The National Association of Chain Drug Stores wants to ensure that Congress has the facts straight regarding the planned merger of Express Scripts Inc. and Medco Health Solutions Inc.

Express Scripts-Medco merger, National Association of Chain Drug Stores, NACDS, Express Scripts, Medco, pharmacy benefit manager, PBM, Congress, Herb Kohl, George Paz, David Snow, Federal Trade Commission, Mike Bettiga, Shopko, Senate Judiciary Subcommittee on Antitrust, PBM merger, pharmacies, prescription drug benefits, Russell Redman, cost of prescription drugs, chain drug stores, mail order, pharmacy service, retail pharmacies

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Concerns raised about impact of PBM merger

January 2nd, 2012

WASHINGTON – The National Association of Chain Drug Stores wants to ensure that Congress has the facts straight regarding the planned merger of Express Scripts Inc. and Medco Health Solutions Inc.

In a letter to Sen. Herb Kohl (D., Wis.) last month, NACDS said Express Scripts chief executive officer George Paz and Medco CEO David Snow made “misleading statements” in testimony at a Senate Judiciary subcommittee hearing on the two pharmacy benefit managers’ merger deal, which is being reviewed by the Federal Trade Commission.

Mike Bettiga, chief operating officer of Shopko Stores Operating Co., testified on behalf of NACDS at the December 6 hearing, held by the Senate Judiciary Subcommittee on Antitrust, Competition Policy and Consumer Rights, chaired by Kohl. However, in its follow-up comments to Kohl, NACDS noted that the PBM executives downplayed the “potential harmful impact” of the proposed Express Scripts-Medco merger.

“We agree with your opening comment that employers do have considerable concerns about this merger but are reluctant to voice their concerns publicly due to fear of retaliation by the [PBM] entities seeking to merge. This reluctance and fear illustrates clearly many of our concerns about the proposed merger and the impact it would have on health plans and employers. The large PBMs wield similar power over pharmacies, as was discussed during the hearing,” NACDS stated in the letter to Kohl.

“We felt compelled to write to you and correct statements made during the hearing by Mr. Paz and Mr. Snow. We believe that these witnesses obfuscated facts in an effort to portray their companies in a better light, downplaying many of their companies’ objectionable activities that would certainly worsen if the two companies were allowed to merge.”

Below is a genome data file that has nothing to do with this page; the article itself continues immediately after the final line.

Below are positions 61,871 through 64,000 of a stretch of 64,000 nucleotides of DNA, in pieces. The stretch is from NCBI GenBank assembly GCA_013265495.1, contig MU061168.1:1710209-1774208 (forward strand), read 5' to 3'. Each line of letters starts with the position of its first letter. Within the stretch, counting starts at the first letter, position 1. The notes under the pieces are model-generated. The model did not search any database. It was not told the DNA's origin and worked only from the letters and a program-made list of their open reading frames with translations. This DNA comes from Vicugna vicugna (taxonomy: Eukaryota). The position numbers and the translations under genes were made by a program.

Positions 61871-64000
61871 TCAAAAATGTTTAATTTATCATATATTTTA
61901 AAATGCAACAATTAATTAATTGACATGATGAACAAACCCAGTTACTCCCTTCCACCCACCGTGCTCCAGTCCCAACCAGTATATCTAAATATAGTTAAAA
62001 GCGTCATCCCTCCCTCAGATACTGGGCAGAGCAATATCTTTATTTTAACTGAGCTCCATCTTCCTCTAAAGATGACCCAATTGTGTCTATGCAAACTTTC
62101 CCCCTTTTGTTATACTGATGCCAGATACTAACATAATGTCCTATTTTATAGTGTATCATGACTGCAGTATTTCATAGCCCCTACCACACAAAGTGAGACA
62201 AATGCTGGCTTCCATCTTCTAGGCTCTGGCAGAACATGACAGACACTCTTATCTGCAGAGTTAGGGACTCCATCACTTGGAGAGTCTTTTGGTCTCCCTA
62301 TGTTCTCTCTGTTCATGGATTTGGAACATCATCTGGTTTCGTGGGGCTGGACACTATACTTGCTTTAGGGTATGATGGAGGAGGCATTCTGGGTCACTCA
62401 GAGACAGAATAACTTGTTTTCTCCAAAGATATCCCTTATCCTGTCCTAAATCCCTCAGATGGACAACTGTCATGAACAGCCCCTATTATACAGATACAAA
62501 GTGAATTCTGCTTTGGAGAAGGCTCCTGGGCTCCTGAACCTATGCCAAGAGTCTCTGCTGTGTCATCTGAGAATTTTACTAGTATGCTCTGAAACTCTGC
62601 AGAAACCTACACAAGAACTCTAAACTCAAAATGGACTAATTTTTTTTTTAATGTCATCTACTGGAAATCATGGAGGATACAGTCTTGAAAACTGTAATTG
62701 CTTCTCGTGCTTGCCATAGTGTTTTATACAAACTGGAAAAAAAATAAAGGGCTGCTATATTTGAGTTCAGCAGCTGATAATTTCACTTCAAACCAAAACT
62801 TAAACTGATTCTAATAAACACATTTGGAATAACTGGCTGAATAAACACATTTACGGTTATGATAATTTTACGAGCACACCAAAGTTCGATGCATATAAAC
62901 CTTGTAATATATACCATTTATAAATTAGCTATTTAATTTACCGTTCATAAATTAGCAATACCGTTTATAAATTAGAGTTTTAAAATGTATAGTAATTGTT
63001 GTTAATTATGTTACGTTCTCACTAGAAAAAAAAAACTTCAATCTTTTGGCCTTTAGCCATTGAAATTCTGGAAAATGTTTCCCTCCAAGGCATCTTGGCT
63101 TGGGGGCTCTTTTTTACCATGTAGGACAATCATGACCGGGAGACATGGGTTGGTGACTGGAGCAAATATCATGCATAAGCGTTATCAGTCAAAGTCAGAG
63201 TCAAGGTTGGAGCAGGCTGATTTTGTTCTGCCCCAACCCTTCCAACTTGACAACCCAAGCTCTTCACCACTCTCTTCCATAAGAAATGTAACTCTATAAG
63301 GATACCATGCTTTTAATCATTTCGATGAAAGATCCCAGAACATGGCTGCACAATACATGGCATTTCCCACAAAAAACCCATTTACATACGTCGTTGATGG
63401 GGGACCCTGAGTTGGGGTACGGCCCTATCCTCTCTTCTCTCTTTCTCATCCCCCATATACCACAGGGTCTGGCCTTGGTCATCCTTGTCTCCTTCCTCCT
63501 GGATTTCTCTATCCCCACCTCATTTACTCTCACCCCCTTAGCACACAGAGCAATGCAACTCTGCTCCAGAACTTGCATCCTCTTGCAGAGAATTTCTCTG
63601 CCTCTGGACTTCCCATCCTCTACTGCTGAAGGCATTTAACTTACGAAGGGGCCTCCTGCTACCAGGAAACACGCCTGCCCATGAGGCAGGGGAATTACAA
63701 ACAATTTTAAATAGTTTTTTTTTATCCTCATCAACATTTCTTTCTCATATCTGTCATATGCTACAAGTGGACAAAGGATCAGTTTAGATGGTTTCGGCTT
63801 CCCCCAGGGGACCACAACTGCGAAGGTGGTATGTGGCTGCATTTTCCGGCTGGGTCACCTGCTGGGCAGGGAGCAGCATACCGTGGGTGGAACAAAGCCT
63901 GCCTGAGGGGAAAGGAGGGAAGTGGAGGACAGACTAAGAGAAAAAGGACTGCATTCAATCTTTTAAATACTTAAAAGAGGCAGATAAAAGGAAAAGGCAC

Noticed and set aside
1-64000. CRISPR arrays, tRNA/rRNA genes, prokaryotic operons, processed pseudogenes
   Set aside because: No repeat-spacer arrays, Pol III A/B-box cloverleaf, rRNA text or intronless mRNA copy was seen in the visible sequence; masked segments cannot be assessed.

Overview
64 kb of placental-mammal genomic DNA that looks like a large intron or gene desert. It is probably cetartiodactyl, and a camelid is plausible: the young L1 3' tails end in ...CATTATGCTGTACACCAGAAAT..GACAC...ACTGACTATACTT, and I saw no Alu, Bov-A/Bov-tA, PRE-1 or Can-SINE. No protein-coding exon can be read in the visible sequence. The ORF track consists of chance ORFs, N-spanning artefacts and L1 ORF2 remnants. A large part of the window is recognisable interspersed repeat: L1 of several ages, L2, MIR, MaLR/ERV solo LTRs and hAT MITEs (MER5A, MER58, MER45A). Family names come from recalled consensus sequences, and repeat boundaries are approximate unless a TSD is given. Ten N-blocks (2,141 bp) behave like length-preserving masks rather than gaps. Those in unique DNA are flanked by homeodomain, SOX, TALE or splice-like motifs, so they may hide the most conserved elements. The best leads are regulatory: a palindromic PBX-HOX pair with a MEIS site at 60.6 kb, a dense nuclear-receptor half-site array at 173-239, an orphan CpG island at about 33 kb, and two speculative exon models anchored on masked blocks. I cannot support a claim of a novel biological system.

For example, NACDS questioned Snow’s testimony that all state boards of pharmacy and state insurance commissions regulate Medco. “PBMs have generally been successful in opposing efforts at state regulation. Only a couple of states directly regulate the activities of a PBM through a board of pharmacy, and the regulation in those states is weak, at best,” NACDS stated in its comments to Kohl. “As such, boards of pharmacy are limited in their oversight of PBMs.”

According to NACDS, Snow and Paz also claimed that PBMs don’t make any decisions in the design of prescription drug benefits but only follow the orders of the health plans and ­providers.

“We believe that these assertions are misleading. PBMs design the benefit plans and determine the costs. Because of that, it is our view PBMs steer the health plans and employers toward the items they most want to sell,” NACDS said in the letter. “They set prices in a way that pushes orders for products and services (mail order, brands with big rebates, etc.) that the PBMs want customers to order, and creates disincentives for services (e.g., retail) and items (e.g., drugs from manufacturers that don’t pay kickbacks) that the PBMs don’t want their customers to order.”

NACDS raised questions, too, about the savings that PBMs achieve and transparency regarding rebates and discounts from pharmaceutical firms. The association noted that this point “has taken on tremendous significance amid the controversy surrounding the merger,” since consumer groups and elected officials have voiced concern that the merged PBM would pass along cost savings to consumers, employers and health plans.

Snow and Paz, meanwhile, have said that the economies of scale achieved by the merged company would lower the cost of prescription drugs for Americans.

“We will lower drug costs that are far too high and improve health outcomes for consumers,” Paz testified at the Senate subcommittee hearing. “As the big drug companies merge, as large chain drug stores buy up their competition and demand higher prices, we must become more effective representing the interests of plan sponsors and consumers.”

Snow told lawmakers at the hearing that the merger reflects the “transformation of America’s health care system” to deliver more for less. “With the combined expertise and capabilities of Medco and Express Scripts, we will be able to speed the pace of delivering value-added solutions that address the pressing need to reduce overall costs and raise the standard for quality care,” he testified.

The chief concern of opponents of the merger is that it would simply create a PBM that’s too large, giving it the market power to force consumers to use its mail order pharmacy service and curtail patient access to drug stores.

As of presstime, about 30 members of Congress had formally questioned the merger deal, and nearly 30 state attorneys general have formed a working group to do their own review of the merger proposal.

“If this merger is allowed to proceed,” NACDS said in its letter to Kohl, “patients will be faced with reduced access to retail pharmacies and pharmacy services, as the combined entity shifts patients to mail order and dominates specialty pharmacy. We believe that you should consider the testimony of Mr. Paz and Mr. Snow as illustrative of how their respective companies presently conduct themselves, which would only be exacerbated by a merger.”